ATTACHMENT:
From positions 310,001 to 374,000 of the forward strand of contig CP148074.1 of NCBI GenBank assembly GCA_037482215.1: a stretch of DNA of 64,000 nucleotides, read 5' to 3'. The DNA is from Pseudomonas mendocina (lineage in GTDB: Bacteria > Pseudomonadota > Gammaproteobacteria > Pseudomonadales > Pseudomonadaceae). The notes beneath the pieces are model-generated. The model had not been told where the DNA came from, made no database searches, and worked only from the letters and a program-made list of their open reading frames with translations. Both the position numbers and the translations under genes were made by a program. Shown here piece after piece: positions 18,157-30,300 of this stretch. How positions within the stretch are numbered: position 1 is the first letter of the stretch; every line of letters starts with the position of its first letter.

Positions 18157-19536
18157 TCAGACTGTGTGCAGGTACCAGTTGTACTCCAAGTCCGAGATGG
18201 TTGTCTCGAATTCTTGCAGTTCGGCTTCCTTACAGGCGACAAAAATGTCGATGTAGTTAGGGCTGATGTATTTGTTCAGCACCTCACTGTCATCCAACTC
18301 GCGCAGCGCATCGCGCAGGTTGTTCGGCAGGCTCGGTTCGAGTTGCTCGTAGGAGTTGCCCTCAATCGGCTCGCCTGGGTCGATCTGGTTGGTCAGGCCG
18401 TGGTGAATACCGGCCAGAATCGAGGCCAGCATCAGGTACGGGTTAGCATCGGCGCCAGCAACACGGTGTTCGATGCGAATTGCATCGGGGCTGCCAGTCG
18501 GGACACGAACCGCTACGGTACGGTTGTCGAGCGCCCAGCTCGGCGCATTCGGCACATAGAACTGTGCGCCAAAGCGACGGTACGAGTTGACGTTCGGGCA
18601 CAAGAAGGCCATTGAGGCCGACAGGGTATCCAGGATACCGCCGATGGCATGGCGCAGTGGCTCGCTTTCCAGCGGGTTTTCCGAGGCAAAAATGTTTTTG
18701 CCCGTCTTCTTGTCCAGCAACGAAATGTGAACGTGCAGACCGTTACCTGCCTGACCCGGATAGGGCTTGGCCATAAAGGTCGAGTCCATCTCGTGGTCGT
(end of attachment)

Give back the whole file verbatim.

From positions 310,001 to 374,000 of the forward strand of contig CP148074.1 of NCBI GenBank assembly GCA_037482215.1: a stretch of DNA of 64,000 nucleotides, read 5' to 3'. The DNA is from Pseudomonas mendocina (lineage in GTDB: Bacteria > Pseudomonadota > Gammaproteobacteria > Pseudomonadales > Pseudomonadaceae). The notes beneath the pieces are model-generated. The model had not been told where the DNA came from, made no database searches, and worked only from the letters and a program-made list of their open reading frames with translations. Both the position numbers and the translations under genes were made by a program. Shown here piece after piece: positions 18,157-30,300 of this stretch. How positions within the stretch are numbered: position 1 is the first letter of the stretch; every line of letters starts with the position of its first letter.

Positions 18157-19536
18157 TCAGACTGTGTGCAGGTACCAGTTGTACTCCAAGTCCGAGATGG
18201 TTGTCTCGAATTCTTGCAGTTCGGCTTCCTTACAGGCGACAAAAATGTCGATGTAGTTAGGGCTGATGTATTTGTTCAGCACCTCACTGTCATCCAACTC
18301 GCGCAGCGCATCGCGCAGGTTGTTCGGCAGGCTCGGTTCGAGTTGCTCGTAGGAGTTGCCCTCAATCGGCTCGCCTGGGTCGATCTGGTTGGTCAGGCCG
18401 TGGTGAATACCGGCCAGAATCGAGGCCAGCATCAGGTACGGGTTAGCATCGGCGCCAGCAACACGGTGTTCGATGCGAATTGCATCGGGGCTGCCAGTCG
18501 GGACACGAACCGCTACGGTACGGTTGTCGAGCGCCCAGCTCGGCGCATTCGGCACATAGAACTGTGCGCCAAAGCGACGGTACGAGTTGACGTTCGGGCA
18601 CAAGAAGGCCATTGAGGCCGACAGGGTATCCAGGATACCGCCGATGGCATGGCGCAGTGGCTCGCTTTCCAGCGGGTTTTCCGAGGCAAAAATGTTTTTG
18701 CCCGTCTTCTTGTCCAGCAACGAAATGTGAACGTGCAGACCGTTACCTGCCTGACCCGGATAGGGCTTGGCCATAAAGGTCGAGTCCATCTCGTGGTCGT